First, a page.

Use this URL to cite or link to this record in EThOS: http://ethos.bl.uk/OrderDetails.do?uin=uk.bl.ethos.569341
Title: Bimodal Electric Tissue Ablation (BETA) : an investigation of the ablative potential of combining alternating and direct current in the liver
Author: Klass, Darren
Awarding Body: University of East Anglia
Current Institution: University of East Anglia
Date of Award: 2010
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Abstract:
Bimodal Electric Tissue Ablation (BETA) combines direct current with conventional RFA with a resultant increase in the ablation zone size, and an effect on the needle that makes it much harder for tissue to adhere to it. To explore the effects of BETA, ex vivo and in vivo studies were conducted. BETA was found to create a larger ablation zones compared to conventional RFA (p<0.0001). The hypothesis for this observation is the net movement of water through tissue, a process termed electroosmosis. Analysis of samples treated with BETA and conventional RFA showed a significantly higher hydration percentage following ablation with BETA (p<0.0001). Temperature distribution studies demonstrated cytocidal temperatures at 5, 10, 15 and 20mm from the electrode following BETA (p<0.0001). In order to assess the effects of BETA in vivo, large animals studies were conducted. Twelve pigs underwent four 'open' conventional RFA cycles and four BETA cycles. These studies showed significantly larger ablation zones following BETA compared to conventional RFA (p<0.0001), with no local complications observed. The inflammatory response to BETA was investigated; pig Major Acute Phase Protein, Serum Amyloid A, Haptoglobin and C Reactive Protein assays were analysed pre and post ablation. The proteins peaked at 48 and 72 hours and all returned to normal levels at termination. The outcome of this research demonstrates BETA to produce significantly larger ablation zones due to increased hydration of the ablated tissue, with superior temperature distribution and comparable systemic and clinical effects in animal models.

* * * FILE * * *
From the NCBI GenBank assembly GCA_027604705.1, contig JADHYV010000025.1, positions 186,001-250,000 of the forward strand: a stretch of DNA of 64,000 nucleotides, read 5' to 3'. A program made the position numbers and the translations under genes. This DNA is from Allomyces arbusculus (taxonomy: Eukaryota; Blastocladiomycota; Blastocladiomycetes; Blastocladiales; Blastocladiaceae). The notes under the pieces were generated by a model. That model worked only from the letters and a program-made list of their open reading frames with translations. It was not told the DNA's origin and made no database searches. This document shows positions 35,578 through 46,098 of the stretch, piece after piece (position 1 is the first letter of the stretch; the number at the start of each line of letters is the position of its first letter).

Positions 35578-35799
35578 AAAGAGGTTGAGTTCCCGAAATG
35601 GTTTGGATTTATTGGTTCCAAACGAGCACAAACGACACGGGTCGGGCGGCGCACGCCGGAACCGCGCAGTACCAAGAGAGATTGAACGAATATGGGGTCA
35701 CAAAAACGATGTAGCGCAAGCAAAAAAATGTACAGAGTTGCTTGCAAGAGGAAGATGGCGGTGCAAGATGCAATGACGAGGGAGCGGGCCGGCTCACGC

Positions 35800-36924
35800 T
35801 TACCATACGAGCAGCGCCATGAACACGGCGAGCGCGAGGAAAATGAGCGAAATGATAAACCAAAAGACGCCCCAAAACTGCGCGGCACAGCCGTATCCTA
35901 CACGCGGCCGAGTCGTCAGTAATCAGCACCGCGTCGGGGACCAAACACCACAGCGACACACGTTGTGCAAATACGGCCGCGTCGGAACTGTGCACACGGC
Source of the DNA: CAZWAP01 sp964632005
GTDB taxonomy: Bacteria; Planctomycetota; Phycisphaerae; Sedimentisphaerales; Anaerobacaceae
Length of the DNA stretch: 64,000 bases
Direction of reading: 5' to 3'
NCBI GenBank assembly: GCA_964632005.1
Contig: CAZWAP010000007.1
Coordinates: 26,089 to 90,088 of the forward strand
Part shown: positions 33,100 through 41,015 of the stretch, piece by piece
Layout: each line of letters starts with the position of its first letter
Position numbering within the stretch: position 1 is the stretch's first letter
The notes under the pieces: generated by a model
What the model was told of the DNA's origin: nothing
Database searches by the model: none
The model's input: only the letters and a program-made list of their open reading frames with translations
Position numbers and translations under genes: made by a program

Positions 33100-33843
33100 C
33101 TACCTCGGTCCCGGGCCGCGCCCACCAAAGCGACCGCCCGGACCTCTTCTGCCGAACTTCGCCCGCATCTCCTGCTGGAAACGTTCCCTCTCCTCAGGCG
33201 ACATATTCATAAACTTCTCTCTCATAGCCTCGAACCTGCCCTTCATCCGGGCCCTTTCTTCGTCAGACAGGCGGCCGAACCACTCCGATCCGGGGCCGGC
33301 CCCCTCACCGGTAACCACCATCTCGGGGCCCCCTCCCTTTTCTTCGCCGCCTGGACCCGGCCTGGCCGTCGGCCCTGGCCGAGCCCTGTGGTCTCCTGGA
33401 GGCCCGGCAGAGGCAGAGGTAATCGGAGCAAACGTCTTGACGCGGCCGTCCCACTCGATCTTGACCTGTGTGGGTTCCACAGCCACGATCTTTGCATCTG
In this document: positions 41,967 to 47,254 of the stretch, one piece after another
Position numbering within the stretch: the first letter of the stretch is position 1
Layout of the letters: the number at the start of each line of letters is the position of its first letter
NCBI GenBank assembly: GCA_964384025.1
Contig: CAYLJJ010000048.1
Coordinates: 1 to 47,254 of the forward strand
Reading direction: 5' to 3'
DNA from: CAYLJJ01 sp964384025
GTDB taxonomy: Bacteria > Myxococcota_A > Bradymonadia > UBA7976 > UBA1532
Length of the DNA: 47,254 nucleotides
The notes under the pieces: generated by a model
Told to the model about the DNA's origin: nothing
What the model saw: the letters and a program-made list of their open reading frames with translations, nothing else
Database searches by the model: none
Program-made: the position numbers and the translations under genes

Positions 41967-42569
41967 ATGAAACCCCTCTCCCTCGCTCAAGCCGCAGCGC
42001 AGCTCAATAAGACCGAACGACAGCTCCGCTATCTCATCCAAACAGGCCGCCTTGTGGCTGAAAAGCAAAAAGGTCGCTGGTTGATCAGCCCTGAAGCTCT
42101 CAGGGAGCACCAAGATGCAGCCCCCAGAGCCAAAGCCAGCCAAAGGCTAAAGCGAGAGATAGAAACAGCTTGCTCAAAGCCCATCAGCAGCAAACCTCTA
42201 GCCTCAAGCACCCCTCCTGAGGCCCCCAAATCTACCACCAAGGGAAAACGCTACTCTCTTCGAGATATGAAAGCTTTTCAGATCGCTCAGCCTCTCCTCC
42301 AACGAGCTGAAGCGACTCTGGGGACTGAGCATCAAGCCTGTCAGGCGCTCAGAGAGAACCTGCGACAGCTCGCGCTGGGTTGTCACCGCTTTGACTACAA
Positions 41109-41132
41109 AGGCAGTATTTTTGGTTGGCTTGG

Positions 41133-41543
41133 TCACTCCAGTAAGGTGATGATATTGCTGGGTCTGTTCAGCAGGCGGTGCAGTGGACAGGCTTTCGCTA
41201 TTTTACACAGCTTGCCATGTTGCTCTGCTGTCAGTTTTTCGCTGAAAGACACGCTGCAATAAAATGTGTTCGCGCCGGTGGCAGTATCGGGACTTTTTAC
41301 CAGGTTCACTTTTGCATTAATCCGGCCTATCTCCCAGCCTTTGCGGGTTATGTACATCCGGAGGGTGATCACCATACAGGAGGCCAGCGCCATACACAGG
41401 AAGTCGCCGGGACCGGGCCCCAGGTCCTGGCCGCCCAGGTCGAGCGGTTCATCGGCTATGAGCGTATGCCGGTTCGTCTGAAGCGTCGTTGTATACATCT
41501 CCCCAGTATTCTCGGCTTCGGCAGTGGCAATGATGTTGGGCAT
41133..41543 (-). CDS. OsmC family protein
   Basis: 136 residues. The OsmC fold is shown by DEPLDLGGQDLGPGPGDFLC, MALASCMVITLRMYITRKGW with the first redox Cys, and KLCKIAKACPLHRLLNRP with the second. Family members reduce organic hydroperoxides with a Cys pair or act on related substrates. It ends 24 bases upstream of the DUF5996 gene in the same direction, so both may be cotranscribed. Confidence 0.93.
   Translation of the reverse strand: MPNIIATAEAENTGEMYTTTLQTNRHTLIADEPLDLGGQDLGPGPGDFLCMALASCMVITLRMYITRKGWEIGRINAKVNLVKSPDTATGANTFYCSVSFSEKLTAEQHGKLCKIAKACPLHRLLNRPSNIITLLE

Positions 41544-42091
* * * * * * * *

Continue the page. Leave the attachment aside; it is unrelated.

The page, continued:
Supervisor: Not available Sponsor: Not available
Qualification Name: Thesis (M.D.) Qualification Level: Doctoral
EThOS ID: uk.bl.ethos.569341  DOI: Not available
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